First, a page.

Stream of self-consciousnessby Bill Ralston
A toga party and a surfeit of savvy make for a ticklish problem.
I’m being held prisoner at the beach. For nearly a month now, I’ve been a hostage of the heat of the sun and the unceasing roar of the surf. Sharing my captivity has been a good stock of crayfish and a phalanx of bottles of white wine lining the table on the deck overlooking the sea. It’s hell.
Around here, there is a lot of nattering about wine. When is the appropriate time to open a bottle? The current consensus is that the sun and yardarm are aligned at about 1pm. Yesterday I ventured my long-held opinion that a cold pinot gris is a fine breakfast wine.
“Pinot gris?” said some misogynist dismissively, “That’s cougar juice!” Now, admittedly some older ladies on the prowl may favour a light white wine or two but I thought the label a trifle unfair for such a gentle wine. Nevertheless, after that, of an evening I tended to reach for a sauvignon blanc, instead.
There’s no doubt that beach life brings about subtle changes to your behaviour pattern. Every night, neighbours or friends pop in for a drink and dinner fresh from the Weber, resulting in a succession of small parties. That posed a problem last week, when one of us had a 50th birthday. We could have had a party but we have a party every night; how could we make it different?
The answer was to have a toga party. The last time I wrapped myself in a sheet for an evening’s entertainment I was 18 and had just seen a National Lampoon movie with John Belushi chanting “Toga! Toga! Toga!” at an American frat-house party.
Our Roman-themed affair was more decorous than Belushi’s – but only slightly. It certainly marked out the night as different from any other, although the sight of dozens of people clad in bed linen or dressed as helmeted legionaries hooting and hollering on the back lawn must have been puzzling to the neighbours.
The biggest excitement of the past month did not come from the toga party but from the potentially lethal forces of nature.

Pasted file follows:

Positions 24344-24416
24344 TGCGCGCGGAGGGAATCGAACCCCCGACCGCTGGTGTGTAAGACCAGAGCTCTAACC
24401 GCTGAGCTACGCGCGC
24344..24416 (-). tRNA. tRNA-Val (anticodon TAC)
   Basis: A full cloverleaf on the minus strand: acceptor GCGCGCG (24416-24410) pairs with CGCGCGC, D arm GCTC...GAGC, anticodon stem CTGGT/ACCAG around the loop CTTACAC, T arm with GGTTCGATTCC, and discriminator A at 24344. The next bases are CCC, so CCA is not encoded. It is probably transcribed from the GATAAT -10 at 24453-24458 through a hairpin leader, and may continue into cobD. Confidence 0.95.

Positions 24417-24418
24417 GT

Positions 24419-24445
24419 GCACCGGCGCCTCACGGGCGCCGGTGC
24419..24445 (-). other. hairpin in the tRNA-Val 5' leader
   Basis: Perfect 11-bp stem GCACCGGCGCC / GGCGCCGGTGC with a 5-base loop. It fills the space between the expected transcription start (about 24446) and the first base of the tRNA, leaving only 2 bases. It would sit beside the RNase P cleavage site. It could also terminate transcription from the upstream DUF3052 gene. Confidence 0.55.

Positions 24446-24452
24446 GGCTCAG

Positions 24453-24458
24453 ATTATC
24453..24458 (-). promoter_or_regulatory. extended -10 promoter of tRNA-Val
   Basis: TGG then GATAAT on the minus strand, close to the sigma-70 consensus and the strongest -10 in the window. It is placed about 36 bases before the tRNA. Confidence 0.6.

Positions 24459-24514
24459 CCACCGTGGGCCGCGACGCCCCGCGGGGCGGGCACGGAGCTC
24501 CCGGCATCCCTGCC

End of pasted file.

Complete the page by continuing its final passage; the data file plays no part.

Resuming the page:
Early one morning, I was exiting the bach for a long overdue comfort stop behind a lemon tree outside when I noticed a blood-red dawn breaking to the north. “Wow! That dawn looks like fire,” I thought as I took my relief.
Halfway through the process it occurred to me that dawn is normally first visible in the east and the blood-red sky was caused by a roaring brush fire 100m away. The fiercely crackling flames were reaching many metres in the air.
It may be old age or a looming prostate problem but I found it impossible to cut myself off in midstream and raise the alarm. I did not relish shouting “Fire!” and having a dozen people tumble out of the bach, the caravans and the tent only to discover me buck naked in the backyard holding the family jewels.
It seems even a small amount of sauvignon blanc imbibed the night before can produce a prodigious amount of urine the following morning. As the seconds ticked by, I tried to ascertain the direction of the wind. Was the fire coming towards us or was it headed in the opposite direction? I envisaged a newspaper story about a dozen people tragically killed in a bach fire and, curiously, the charred corpse of a nude man was discovered outside, holding his pecker.
Just as I realised the wind was in our favour, a woman from down the beach ran past clutching a small fire extinguisher and raised the alarm. Luckily the sight of the wall of flame absorbed the interest of everyone and I was able to complete my task before anyone noticed me soaking the lemon tree.
Bearing in mind the side effects of sav blanc, I now have returned to the lighter delights of pinot gris – cougar juice or not.
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